You needn’t readily recall what “VPN” stands for to know the pain that VPN connectivity (or lack thereof) can cause.
The Oxford dictionary neatly sums up a VPN as: “An arrangement whereby a secure, apparently private network is achieved using encryption over a public network, typically the internet.” VPNs, aka virtual private networks, have been the go-to solution for office-based businesses accessing shared files for well over a decade—but that’s all changing.
Today, we’ll examine how a digital workspace compares to a virtual private network, why a traditional VPN-based approach is outmoded, and a few of the ways that a Digital Workspace, such as Citrix Workspace, provides a more holistic, adaptive solution.
No matter where you find yourself working these days, if you’re connecting to a VPN server, working collaboratively with large files, or running multiple web apps in the background, it’s almost guaranteed to be a tedious user experience at times. Why? Because it’s impossible to control your internet connection, the medium over which a VPN navigates. So, if your internet has the slightest congestion—such as people simultaneously working, gaming, shopping, or attending online classes—there will be latency. For those of us accustomed to the instantaneous response of smartphones and 5G networks, the amount of lag time with a VPN on home wi-fi can be downright infuriating. And suppose you are feeling even the slightest pressure to be productive. In that case, it can be especially exasperating to see the dreaded “VPN not connecting…” message when a final report is due or a big project is about to kick off.
Digital workspace advantages
The late Steve Jobs once said, “Simple can be harder than complex…but it’s worth it in the end because once you get there, you can move mountains.” Of course, he may not have been referring to managing or being part of a remote workforce. Still, he neatly captured that simplicity, while difficult to achieve, is decidedly worth pursuing.
VPN setups are anything but simple because their configuration involves a binary approach to granting access, leading to certain users having too much access, while others don’t have enough. Additionally, employees, freelancers, partners, and administrators are all using different login points. Network security policies get complicated, fast. More than one VPN may be necessary. Want to access your SaaS applications? That’ll be an entirely different, single sign-on portal.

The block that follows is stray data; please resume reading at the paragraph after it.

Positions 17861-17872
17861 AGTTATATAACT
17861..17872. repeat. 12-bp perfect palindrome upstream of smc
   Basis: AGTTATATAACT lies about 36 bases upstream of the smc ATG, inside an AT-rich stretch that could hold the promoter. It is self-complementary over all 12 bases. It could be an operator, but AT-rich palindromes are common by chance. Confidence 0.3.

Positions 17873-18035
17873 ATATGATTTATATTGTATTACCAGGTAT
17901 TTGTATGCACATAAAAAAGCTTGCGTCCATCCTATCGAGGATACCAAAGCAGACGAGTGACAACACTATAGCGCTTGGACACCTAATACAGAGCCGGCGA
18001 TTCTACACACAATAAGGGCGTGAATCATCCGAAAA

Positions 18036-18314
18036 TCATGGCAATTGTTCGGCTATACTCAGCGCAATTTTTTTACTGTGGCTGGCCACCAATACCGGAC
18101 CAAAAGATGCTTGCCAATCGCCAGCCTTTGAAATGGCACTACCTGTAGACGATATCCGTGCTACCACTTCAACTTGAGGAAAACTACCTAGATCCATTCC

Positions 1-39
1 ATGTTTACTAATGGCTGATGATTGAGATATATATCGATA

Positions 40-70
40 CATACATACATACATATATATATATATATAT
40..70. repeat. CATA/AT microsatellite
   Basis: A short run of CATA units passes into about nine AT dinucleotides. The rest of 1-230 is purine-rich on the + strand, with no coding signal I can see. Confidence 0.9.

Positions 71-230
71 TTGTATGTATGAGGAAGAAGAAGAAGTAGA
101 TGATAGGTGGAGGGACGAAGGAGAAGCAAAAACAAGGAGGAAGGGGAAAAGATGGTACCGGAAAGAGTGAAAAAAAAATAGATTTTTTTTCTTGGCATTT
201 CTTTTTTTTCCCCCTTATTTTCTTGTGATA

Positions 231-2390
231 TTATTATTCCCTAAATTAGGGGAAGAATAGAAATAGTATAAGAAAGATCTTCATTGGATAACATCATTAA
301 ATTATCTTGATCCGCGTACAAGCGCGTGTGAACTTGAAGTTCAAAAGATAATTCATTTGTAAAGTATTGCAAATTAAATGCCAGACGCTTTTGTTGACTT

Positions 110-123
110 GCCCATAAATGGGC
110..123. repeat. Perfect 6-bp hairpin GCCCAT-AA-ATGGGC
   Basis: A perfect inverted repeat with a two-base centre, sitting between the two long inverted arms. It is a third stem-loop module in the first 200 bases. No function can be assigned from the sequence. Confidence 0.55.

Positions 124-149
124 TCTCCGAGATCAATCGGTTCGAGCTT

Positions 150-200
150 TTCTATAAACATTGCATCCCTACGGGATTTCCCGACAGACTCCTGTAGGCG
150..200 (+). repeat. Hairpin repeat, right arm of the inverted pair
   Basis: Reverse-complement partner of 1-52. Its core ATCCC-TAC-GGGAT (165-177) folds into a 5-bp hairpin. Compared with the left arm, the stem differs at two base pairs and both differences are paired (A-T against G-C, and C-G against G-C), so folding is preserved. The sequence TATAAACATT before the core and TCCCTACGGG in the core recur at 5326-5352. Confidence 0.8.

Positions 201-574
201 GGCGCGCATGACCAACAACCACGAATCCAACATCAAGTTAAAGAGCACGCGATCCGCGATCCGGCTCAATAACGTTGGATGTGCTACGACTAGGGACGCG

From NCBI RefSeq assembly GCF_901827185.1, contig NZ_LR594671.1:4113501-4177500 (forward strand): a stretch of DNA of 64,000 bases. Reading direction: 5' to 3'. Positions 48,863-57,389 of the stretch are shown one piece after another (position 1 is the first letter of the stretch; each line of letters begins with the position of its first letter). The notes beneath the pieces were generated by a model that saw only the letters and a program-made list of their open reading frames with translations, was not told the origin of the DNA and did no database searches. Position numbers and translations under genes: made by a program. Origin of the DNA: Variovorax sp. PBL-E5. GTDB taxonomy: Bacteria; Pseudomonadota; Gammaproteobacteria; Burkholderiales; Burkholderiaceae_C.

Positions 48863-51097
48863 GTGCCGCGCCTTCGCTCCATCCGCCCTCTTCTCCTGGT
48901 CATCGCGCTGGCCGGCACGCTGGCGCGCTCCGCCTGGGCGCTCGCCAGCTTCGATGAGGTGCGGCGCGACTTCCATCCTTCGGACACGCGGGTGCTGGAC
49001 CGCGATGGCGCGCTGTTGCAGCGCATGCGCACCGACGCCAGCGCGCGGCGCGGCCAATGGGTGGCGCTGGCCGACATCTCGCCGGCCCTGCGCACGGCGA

Even when users enjoy a relatively painless experience (thanks to a superb, low-traffic internet connection), VPNs still demand significant resources (time and money) to manage. In other words, from a system administrator’s perspective, VPNs are far from simple. Moving to a cloud-based Digital Workspace setup, like Citrix Workspace, directs users to the nearest available POP (point of presence), enabling top performance and security when using web applications, SaaS, or native applications. There is far less context switching in a simple, integrated environment like that, allowing productivity to thrive.
VPNs simply aren’t built for high-volume usage. And it’s not unusual for them to be deployed in one central location while a globally distributed team connects to them, compounding existing latency issues. If you’re engaging in tasks like billing or managing data in customer relationship management software it typically involves using two-tier apps. These apps may use considerable bandwidth, which can quickly overload the network. Alternatively, a digital workspace delivers these applications through a virtualized platform accessed through your browser, meaning no network-level access is necessary. As the Citrix team explained about Workspace in a recent whitepaper, “The remote worker experiences an internet optimized protocol which performs well even on congested networks.”
Uncompromising employee privacy
A practice called split tunnelling allows VPN administrators to route a portion of your traffic through an encrypted VPN tunnel. At the same time, specific devices or apps may access the internet directly— this effectively decides which traffic to protect. The main advantage of this approach is increased speed. Bandwidth may already be an issue, so enabling split tunnelling is a common choice. However, if split-tunnelling is not allowed, all of your personal traffic will be observable by network monitoring. People working in that scenario who are also using their devices on personal time are reasonably concerned about privacy and eavesdropping. Using a digital workspace, where access ends at the app level, is one way to show your team that their privacy is a priority.
When organizations embrace the BYOD (bring your own device) trend, it certainly reduces their endpoint (hardware) spending. But what does is the cost in terms of added infrastructure and IT support? After all, compatibility and security are continuous matters. Often, VPNs aren’t configured for the type of security needed to support unmanaged devices, so it’s not ideal from an efficiency standpoint. However, it’s possible to remain flexible and encourage bringing your own tech without exhausting the budget if you use a single, secure, aggregated interface like Citrix Workspace. Workspace’s greatest efficiency is likely the way it handles security, taking context into account and granting access conditionally—compared to a VPN setup that treats access as an “all or nothing” situation. As a result, everybody gets just enough access, no more and no less than needed.